Monday, July 20, 2015

Mr. Holmes: How Ian McKellen Gave Us Back the "Real" Sherlock Holmes

On Friday, I had the pleasure of having seen the beautiful film, Mr. Holmes. Ian McKellen was, as expected, brilliant as Sherlock Holmes. As a film, in and of itself, it was beautifully photographed, well-written and wonderfully executed in every way. Most importantly, though, it gives us back a Holmes that has been slowly blanched away over the years; the "real" Sherlock Holmes.

Basil Rathbone
In my estimation, the movie vindicates Sherlock Holmes -- rescues the character from the common perceptions that were, in my opinion, sown by Jeremy Brett and reaped by Benedict Cumberbatch.

Sherlock Holmes might be the most commonly portrayed character in literary history. Even during Doyle's years of success in the late Victorian era (in which people many people believed Holmes was real), Holmes was being portrayed on the stage.

On film, Basil Rathbone became the Holmes, for quite awhile and, sadly, alongside him, Nigel Bruce turned Watson into a sort of blithering fool in popular perception. (He has since been saved from that fate by the likes of David Burke and Edward Hardwicke (BBC, with Brett), Jude Law and, masterfully, by Martin Freeman (Sherlock, BBC).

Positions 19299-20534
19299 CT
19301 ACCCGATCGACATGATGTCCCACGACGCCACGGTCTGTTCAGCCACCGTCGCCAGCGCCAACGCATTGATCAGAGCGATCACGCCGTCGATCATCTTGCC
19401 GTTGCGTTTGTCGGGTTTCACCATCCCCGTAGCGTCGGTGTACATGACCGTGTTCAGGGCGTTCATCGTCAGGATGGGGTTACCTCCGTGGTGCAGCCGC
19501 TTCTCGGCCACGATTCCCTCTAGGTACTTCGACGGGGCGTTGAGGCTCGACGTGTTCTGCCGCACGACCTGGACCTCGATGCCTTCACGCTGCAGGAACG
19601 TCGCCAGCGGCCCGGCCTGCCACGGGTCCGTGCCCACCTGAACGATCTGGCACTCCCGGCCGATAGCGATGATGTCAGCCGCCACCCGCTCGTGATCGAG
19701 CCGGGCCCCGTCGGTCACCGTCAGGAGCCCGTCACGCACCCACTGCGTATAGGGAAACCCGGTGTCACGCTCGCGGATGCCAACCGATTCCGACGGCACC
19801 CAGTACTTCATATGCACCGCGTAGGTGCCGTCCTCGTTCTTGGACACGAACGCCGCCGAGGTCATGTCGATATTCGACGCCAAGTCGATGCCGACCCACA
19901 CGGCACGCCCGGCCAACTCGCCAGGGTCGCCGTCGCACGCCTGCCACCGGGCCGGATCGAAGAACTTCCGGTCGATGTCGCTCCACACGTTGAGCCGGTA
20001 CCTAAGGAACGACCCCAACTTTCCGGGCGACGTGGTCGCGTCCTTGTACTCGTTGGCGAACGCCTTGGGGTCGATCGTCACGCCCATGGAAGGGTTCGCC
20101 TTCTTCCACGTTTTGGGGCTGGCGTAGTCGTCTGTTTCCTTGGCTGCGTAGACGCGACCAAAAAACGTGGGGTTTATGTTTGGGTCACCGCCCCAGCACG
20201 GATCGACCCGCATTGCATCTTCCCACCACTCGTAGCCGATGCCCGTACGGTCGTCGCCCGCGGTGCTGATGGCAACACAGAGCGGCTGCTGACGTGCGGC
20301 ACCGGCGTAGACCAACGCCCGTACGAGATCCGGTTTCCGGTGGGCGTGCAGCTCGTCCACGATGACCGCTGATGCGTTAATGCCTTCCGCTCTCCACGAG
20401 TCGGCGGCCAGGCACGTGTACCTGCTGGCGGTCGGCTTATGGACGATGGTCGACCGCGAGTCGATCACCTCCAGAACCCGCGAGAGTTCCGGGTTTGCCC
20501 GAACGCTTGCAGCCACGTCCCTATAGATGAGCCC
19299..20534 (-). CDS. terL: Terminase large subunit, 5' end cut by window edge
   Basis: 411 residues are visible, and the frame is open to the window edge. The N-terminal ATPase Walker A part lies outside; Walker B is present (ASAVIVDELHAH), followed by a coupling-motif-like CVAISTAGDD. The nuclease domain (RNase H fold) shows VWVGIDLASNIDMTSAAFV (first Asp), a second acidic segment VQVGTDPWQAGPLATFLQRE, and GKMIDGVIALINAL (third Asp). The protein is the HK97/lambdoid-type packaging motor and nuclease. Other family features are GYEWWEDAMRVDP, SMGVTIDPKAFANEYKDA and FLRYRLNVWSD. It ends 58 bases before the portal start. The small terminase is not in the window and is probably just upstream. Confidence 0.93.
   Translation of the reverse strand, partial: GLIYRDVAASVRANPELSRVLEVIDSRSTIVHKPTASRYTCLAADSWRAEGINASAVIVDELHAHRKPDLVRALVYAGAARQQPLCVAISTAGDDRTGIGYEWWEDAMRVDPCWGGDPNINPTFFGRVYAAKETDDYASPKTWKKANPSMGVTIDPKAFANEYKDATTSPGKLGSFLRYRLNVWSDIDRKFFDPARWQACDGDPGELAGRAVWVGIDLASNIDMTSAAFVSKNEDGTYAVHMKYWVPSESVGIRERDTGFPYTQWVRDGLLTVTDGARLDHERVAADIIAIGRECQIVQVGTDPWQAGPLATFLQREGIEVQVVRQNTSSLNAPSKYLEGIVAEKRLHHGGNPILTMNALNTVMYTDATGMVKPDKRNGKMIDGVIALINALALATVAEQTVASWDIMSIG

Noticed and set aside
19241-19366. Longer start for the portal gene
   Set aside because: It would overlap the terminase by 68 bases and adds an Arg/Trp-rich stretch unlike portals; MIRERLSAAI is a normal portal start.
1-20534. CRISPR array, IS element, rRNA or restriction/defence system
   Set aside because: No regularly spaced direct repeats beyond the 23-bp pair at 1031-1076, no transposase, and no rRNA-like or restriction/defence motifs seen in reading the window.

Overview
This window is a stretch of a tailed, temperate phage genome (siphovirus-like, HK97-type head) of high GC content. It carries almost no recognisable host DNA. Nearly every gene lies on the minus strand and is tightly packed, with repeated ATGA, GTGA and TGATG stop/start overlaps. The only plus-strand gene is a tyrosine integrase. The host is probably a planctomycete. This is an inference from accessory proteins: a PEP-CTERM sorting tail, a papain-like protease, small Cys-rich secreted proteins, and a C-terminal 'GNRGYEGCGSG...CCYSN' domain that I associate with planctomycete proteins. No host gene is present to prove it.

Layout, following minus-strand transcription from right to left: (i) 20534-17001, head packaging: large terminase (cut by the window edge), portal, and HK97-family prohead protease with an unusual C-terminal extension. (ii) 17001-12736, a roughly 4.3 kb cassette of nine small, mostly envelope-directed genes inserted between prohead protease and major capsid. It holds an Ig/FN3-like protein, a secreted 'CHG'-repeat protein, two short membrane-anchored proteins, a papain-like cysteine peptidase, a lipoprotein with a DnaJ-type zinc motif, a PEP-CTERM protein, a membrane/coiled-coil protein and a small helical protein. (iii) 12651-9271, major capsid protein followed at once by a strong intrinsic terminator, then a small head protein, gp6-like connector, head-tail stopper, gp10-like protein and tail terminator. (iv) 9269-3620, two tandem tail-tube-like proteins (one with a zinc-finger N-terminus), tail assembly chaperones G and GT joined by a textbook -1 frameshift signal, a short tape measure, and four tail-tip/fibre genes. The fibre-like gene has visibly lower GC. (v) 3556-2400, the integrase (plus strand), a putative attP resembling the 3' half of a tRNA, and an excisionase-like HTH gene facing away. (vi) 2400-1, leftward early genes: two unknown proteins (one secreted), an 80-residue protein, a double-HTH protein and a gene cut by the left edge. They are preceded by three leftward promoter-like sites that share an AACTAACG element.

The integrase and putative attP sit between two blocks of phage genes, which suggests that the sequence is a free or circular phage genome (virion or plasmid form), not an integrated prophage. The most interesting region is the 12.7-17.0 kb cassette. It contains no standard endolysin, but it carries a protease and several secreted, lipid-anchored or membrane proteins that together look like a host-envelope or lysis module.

Rathbone had most of the elements of Doyle's written Holmes, from his described (and illustrated) appearance to his rapid shifts from languid boredom to high-energy (and physically quirky) fits of enthusiasm. Courageously, the producers even allowed reference to Holmes's use of drugs to fend off boredom -- at least, in The Hound of the Baskervilles: "Watson! The needle."

Between Rathbone and Brett, there were several Holmes portrayals, but none really significant. When Jeremy Brett came along, I was disappointed. Many like him, but I found his portrayal to be a bit disturbing. I couldn't help but think Brett's Holmes was the kind of guy I wouldn't leave my kids alone with... his quirkiness seemed unwholesome in some way. And with Brett, Holmes started to be more closely associated with what amounts to something more subtle in the actual texts; he turned from the socially uninterested fellow to a rude and self-centered person. One could easily diagnose Brett's Holmes with Asperger's syndrome.

Robert Downey Jr. is not bad, but he does the ne'er-do-well Holmes; the likable, wayward genius. (The writing of the movies...not so much.)
McKellen's Holmes and his buddy Roger.

Then, Benedict Cumberbatch came along. I love his Holmes -- I really do. And I love the Sherlock series, much to my surprise. (I expected Holmes to be ruined by the modern setting.) In spirit, I think Cumberbatch is a wonderful Holmes. The writers, though, have chosen to label Holmes as -- and Holmes calls himself this -- a "high-functioning sociopath." (I wouldn't leave my kids with Cumberbatch's Holmes, either; not because I fear what he might do to them but because I would fear he might  forget he had them and they would wind up wandering onto the tracks in some nearby Underground station.)